By Duncan Mackay in Vancouver
February 24 - Pressure is growing on Leonid Tyagachev, the President of Russia's Olympic Committee (ROC), after they saw another gold medal pressure slip from their grasp here today when they lost in the quarter-finals of the ice hockey tournament to Canada.
Russia, one of the favourites for the title, were humiliated by a rampant home team desperate to atone for their shock defeat to the United States on Sunday.
They were beaten 7-3 by the host nation and are now facing up to the prospect of their worst-ever performance in the Winter Olympics.
With only four days left of competition here Russia are only 10th in the medals table with a total of 13 medals, just three of which are gold, fuelling fears that Russia will be embarrassed when it hosts the Winter Olympics for the first time in Sochi in four years time.
Parliament Speaker Boris Gryzlov, a leader of Prime Minister Vladimir Putin's United Russia party, said anything less than a fourth-place finish in the final standings "would be a failure for those who are responsible for sports in our country" and could lead to their dismissal.
Russia, that made its debut as a separate country at the 1994 Olympics in Lillehammer following the break-up of the Soviet Union, has never previously finished lower than fifth in the medals table.
Its had been hoping to surpass its best-ever performance in the Winter Olympics - achieved in Lillehammer - when it won 23 medals, 11 of which were gold.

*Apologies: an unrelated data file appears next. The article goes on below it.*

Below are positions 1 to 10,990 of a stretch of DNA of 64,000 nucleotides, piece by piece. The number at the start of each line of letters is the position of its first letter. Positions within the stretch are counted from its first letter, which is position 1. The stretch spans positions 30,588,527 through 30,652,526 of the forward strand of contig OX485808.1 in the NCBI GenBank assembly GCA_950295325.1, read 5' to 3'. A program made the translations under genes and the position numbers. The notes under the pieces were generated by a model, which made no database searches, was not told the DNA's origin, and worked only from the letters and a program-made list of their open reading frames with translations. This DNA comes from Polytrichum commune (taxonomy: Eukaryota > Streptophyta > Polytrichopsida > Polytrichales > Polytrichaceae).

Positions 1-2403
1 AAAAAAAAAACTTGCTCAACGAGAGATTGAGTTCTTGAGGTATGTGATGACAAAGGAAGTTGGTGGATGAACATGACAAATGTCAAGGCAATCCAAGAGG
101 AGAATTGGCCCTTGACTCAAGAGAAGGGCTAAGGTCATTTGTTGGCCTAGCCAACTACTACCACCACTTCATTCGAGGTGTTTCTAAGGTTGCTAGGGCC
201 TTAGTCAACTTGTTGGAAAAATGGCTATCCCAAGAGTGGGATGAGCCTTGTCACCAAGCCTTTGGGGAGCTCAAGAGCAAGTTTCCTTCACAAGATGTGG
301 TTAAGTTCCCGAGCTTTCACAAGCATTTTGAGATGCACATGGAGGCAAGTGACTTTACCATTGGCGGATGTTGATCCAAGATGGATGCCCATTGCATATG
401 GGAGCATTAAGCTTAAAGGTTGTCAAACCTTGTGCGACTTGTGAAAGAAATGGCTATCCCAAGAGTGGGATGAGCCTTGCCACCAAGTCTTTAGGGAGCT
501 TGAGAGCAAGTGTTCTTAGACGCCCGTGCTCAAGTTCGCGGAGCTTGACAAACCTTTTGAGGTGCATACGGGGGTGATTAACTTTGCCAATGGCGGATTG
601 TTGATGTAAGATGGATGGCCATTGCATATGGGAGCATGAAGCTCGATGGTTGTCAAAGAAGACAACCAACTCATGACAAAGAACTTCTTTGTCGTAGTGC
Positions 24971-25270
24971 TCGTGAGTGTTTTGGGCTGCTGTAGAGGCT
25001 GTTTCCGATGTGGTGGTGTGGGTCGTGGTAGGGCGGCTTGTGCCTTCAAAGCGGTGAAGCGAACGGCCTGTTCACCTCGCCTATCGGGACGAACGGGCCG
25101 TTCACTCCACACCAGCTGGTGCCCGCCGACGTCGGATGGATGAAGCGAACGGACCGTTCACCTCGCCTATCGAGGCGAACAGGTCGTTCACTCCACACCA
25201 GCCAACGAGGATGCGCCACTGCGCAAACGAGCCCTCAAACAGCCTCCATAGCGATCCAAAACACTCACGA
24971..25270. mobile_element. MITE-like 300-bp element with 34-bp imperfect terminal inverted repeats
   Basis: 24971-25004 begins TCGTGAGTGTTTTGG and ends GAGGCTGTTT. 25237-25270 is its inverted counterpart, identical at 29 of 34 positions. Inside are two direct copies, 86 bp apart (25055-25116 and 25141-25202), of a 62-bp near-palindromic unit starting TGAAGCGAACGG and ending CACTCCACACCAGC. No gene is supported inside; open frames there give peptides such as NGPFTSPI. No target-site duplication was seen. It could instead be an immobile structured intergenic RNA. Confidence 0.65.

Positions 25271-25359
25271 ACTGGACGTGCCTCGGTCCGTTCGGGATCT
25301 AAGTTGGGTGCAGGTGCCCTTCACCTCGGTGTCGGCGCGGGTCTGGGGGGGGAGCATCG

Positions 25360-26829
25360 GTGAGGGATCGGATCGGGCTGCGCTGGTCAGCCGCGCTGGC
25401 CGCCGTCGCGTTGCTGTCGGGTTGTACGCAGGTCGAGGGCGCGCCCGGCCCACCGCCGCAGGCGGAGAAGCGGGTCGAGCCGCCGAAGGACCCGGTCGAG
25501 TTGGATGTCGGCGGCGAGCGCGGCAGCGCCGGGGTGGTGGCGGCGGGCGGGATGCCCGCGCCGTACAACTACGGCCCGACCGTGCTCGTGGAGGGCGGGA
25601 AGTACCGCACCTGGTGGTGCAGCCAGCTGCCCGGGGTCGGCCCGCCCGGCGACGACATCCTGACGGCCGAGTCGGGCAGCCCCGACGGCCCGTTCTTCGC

Tyagachev, formerly the head coach of the Soviet Union's ski team who has been President of the ROC since 2001, is coming under increasing fire back home for him to step down amid claims he is to blame the team's poor results.
The subject is sure to be near the top of the agenda when Russian President Dmitry Medvedev arrives here later this week to attend the Closing Ceremony when the Olympic flag will be officially handed over to Sochi.
Former skater Irina Rodnina, winner of three consecutive Olympic gold medals in pairs, has led the criticism of Tyagachev and other officials.
She said: "Tyagachev was in charge of spending the budget funding for the preparation of our Olympic team for the Games.
"And he is personally responsible for every rouble and every dollar from the country's budget."
"The entire country was shocked with our athletes performances [at the] Games and, I believe, we have the right to ask him [Tyagachev] to give an account on all of the ROC expenses in the recent years."
Russia's decline as a winter sports superpower is best illustrated in figure skating where they are set to leave these Games with only two medals, Yevgeny Plushenko's silver in the men's event and Oksana Domnina and Maxim Shabalin's (pictured) bronze in ice dance.
It would be the first time since the 1964 Olympics in Innsbruck that a Russian or Soviet skater has failed to win a gold medal.
Rodina blamed Valentin Piseyev, the President of the Russian Skating Federation.
She said: "I consider Piseyev to be personally responsible for our failure in figure skating at Vancouver.
"The national federation's top officials shouldn't sit pompously at the stands during the competitions but should contact their colleagues, referees, to form relations with them and to be a part of the international federation's life.
"But serious people in the figure skating world do not want to deal with him.
"They have no respect for him.
"Piseyev should resign after the disaster in Vancouver but I do not believe in miracles.
"I hope that the federation will elect somebody else for the post at its special meeting later this year.
"We need a fresh and unbiased person in the post.
"And the new federation head should rather be a highly-skilled manager than a figure skating specialist."
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